Harm from medications is a major problem in America and older adults are the age group most likely to suffer, being four times more likely than younger adults to experience harm. Harm from medications can be classified as adverse drug events, or ADEs. ADEs are now the fourth or fifth leading cause of death by disease, albeit a man-made disease. However, many ADEs can be prevented, with estimates ranging from 26 to 95%. So what can you do to prevent harm from taking medications that are intended to help you live longer and better?
Your Role- Yes, you have a major role in preventing harm from medications, and it starts before the prescription is written.
Evidence- Many medications may not be necessary in older adults, primarily because of two reasons:
1) The medication may not have evidence behind it in someone your age
2) Non-drug methods may be as helpful at yelping you achieve your goal
The use of some medications in the older adult just doesn’t have good evidence to back up their use, especially in those over 80. A good example is the use of statins, those cholesterol lowering drugs that have benefits in younger adults, but many older adults not at high risk for a heart attack or stroke, may not gain any benefit yet are at higher risk for serious side-effects.
When your doctor suggests you need a medication, you should ask the question: “Is there good evidence that this medication is beneficial in people my age and in my circumstances?”
Another question you should ask is “Are there non-drug methods I can try first?” Many conditions in which we take medications we can find evidence that non drug methods are as effective, if not more effective and safer than drugs. Examples are drugs to treat urinary incontinence and insomnia. Non-drug methods are preferred in the long run and are not associated with side-effects such as memory loss, falls, daytime sedation, dry mouth, constipation, among others.
Safety- Another question you should always ask your doctor is “Is this medication safe in people my age?” Sometimes a study produces positive results, only to find that he study population wasn’t a group of older adults but a much younger group. They may have also been taking fewer prescription medications which is not what we see in the real world. A good example is the drug spironolactone, used in heart failure and associated with lower hospitalization rates and lower mortality, or so one study showed. However, when the use of that drug expanded to those in their 80s and 90s, hospitalizations soared as well as mortality in those using the drug. The reason was due to the drug causing high potassium levels, which is more common in older adults due to poor kidney function as we age.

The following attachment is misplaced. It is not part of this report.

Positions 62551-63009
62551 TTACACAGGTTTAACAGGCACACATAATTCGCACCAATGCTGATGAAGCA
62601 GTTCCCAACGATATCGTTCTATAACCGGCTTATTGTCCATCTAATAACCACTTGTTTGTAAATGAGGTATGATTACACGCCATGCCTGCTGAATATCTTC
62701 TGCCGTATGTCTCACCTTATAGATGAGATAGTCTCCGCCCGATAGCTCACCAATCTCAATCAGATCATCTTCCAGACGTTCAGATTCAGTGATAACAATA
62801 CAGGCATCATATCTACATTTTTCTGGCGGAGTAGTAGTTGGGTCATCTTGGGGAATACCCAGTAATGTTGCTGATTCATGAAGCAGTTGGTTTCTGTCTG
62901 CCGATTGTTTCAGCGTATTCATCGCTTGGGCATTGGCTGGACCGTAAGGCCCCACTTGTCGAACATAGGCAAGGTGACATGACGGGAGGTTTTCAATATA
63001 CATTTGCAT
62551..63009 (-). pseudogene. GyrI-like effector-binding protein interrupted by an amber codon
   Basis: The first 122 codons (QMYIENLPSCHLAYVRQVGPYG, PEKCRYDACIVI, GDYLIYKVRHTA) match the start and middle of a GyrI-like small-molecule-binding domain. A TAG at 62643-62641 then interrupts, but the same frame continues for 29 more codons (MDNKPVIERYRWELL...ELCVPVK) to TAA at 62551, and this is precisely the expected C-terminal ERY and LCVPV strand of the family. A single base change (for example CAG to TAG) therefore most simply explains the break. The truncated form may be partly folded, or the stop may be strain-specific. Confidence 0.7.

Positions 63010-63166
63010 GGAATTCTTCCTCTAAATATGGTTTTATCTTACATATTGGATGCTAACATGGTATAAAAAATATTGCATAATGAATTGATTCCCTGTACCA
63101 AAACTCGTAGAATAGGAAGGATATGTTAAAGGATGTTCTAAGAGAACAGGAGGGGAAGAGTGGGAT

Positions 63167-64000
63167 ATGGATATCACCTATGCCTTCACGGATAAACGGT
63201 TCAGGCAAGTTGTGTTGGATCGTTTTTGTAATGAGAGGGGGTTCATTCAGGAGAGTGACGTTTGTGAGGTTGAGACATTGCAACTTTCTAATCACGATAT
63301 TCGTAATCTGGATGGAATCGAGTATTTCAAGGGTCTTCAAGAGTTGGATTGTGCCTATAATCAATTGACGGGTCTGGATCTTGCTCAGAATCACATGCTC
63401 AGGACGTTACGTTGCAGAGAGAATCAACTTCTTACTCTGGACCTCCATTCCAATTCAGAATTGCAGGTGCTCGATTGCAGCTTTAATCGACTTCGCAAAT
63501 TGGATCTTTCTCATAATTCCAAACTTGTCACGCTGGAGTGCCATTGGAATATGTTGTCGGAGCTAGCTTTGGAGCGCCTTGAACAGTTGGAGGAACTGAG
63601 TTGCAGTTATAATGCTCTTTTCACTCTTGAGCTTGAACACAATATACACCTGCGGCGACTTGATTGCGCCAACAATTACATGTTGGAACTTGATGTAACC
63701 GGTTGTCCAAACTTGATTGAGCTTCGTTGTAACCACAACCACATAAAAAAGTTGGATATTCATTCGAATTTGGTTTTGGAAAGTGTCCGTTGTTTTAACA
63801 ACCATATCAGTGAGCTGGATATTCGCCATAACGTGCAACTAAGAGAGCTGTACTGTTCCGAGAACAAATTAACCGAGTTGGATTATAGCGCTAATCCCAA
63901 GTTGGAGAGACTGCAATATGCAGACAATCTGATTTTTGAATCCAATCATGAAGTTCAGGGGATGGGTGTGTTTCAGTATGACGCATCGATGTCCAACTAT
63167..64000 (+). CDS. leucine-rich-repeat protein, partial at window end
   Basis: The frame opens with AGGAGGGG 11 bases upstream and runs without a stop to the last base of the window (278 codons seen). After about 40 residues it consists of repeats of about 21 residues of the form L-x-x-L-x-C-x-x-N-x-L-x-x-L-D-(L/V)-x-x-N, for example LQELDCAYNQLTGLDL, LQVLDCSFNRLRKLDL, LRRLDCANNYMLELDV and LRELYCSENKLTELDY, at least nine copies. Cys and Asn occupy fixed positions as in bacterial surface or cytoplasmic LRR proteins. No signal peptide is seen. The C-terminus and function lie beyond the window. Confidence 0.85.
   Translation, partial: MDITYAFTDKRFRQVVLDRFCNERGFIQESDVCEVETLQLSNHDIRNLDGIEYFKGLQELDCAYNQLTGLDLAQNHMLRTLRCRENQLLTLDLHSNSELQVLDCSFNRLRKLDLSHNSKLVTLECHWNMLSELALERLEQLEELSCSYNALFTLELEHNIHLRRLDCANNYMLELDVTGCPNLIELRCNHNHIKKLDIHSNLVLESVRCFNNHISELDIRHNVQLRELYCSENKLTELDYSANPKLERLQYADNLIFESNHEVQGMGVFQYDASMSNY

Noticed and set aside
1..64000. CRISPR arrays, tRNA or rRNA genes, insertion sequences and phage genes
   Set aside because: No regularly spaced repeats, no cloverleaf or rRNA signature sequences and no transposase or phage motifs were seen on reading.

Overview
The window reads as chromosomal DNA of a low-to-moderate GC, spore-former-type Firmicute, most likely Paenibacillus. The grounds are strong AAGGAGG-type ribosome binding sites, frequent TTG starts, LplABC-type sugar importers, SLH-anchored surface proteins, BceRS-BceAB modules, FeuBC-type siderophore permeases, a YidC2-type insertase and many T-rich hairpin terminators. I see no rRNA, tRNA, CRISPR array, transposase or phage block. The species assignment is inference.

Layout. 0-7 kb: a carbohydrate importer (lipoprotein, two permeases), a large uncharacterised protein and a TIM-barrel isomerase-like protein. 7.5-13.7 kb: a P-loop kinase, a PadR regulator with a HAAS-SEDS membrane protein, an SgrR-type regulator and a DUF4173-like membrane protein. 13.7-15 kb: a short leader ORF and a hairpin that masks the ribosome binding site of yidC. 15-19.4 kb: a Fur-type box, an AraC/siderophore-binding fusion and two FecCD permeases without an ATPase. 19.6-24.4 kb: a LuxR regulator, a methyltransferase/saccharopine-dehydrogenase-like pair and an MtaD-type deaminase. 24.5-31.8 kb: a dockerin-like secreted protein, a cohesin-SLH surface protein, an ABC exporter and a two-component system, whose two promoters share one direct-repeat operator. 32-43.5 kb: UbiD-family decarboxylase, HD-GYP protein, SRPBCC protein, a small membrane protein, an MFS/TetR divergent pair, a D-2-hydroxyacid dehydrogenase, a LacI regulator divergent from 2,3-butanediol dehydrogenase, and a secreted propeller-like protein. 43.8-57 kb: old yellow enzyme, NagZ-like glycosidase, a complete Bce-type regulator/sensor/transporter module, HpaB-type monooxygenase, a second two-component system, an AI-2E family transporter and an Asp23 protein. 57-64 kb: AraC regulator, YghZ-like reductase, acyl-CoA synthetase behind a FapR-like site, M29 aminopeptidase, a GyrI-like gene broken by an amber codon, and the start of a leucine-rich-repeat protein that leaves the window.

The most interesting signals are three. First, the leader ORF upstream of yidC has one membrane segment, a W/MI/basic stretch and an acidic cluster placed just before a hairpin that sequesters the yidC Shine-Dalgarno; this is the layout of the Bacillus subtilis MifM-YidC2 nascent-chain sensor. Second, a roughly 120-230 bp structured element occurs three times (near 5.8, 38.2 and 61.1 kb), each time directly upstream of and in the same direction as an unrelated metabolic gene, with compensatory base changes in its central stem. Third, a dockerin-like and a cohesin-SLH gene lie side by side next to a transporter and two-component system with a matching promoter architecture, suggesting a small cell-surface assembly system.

Monitoring- Forty to sixty percent of ADEs can be prevented with better monitoring, and that means that you should be asking “What side-effects do we need to monitor for?” Yes, the MD needs to know what to monitor for, as well as you. Is it muscle cramps, dizziness, or other side-effect that when caught early can stave off a more serious ADE.
Interactions- Drug interactions are thought to account for anywhere from 16 to 26% of ADEs. You should be asking “Did you check for drug interactions?” Now the MD or pharmacist must give you an accurate answer so they are held accountable. I say this since many drug interactions are over-ridden computer systems due to the many false alerts we receive. We call this alert fatigue. So don’t assume anything but ask the question.
Avoid Potentially Harmful Medications- Many medications are considered generally unsafe in older adults. Even some that are available without a prescription. A couple examples are OTC pain medications like Motrin, Advil, Nuprin (ibuprofen), Aleve (naproxen) and OTC sleep medications that contain Benadryl or diphenhydramine, eg. Tylenol PM. Pain meds can cause stomach ulcers and bleeding and can also interact with blood thinners to cause serious bleeding and death. OTC sleep products contain sedating antihistamines that cause falls and also memory impairment. Yet non-drug interventions can help with problems with poor sleep.
There are other medications that are associated with harm in older adults. Ask your pharmacist.
Start low and go slow- One thing that can be done to prevent an ADE is start with lower doses and go up with the dose slowly, and only as needed. It is thought that 50% of ADEs can be prevented or mitigated just by using lower doses. Ask your doctor “Is this the lowest starting dose we can try?”
Proper Administration- Several drugs, when not taken properly, can cause serious side-effects. A couple examples are Flomax (tamsulosin), which needs to be taken with food. Otherwise it can cause a quick drop in blood pressure, dizziness and cause a fall. The same thing can happen with Coreg (carvedilol). A unique side-effect can also occur from eye drops. Eye drops, when not properly administered, can be absorbed into the body and cause dizziness and falls. In fact, the leading risk factor for falls in those with glaucoma is the use of timolol eye drops. Who would have thought?
“I know how I feel”: Always suspect a drug until proven otherwise- Many practitioners do not have the broad knowledge base to recognize that some of your complaints or symptoms can actually be from a medication. So after starting a medication, if you suspect something different in how you function or feel, tell your doctor. But also I recommend that you find out if that symptom can be from your medication. Being prepared before asking the question can be more useful in getting the doctor to listen. Self-reported ADEs was found to be useful in several studies and lessening the harmful effects form drugs. However, those who didn’t report them, and those whose doctors didn’t listen were not so lucky. I learned a long time ago “Listen!”
So there’s your quick guide to a better office visit and better health, hopefully by avoiding harm from your medications.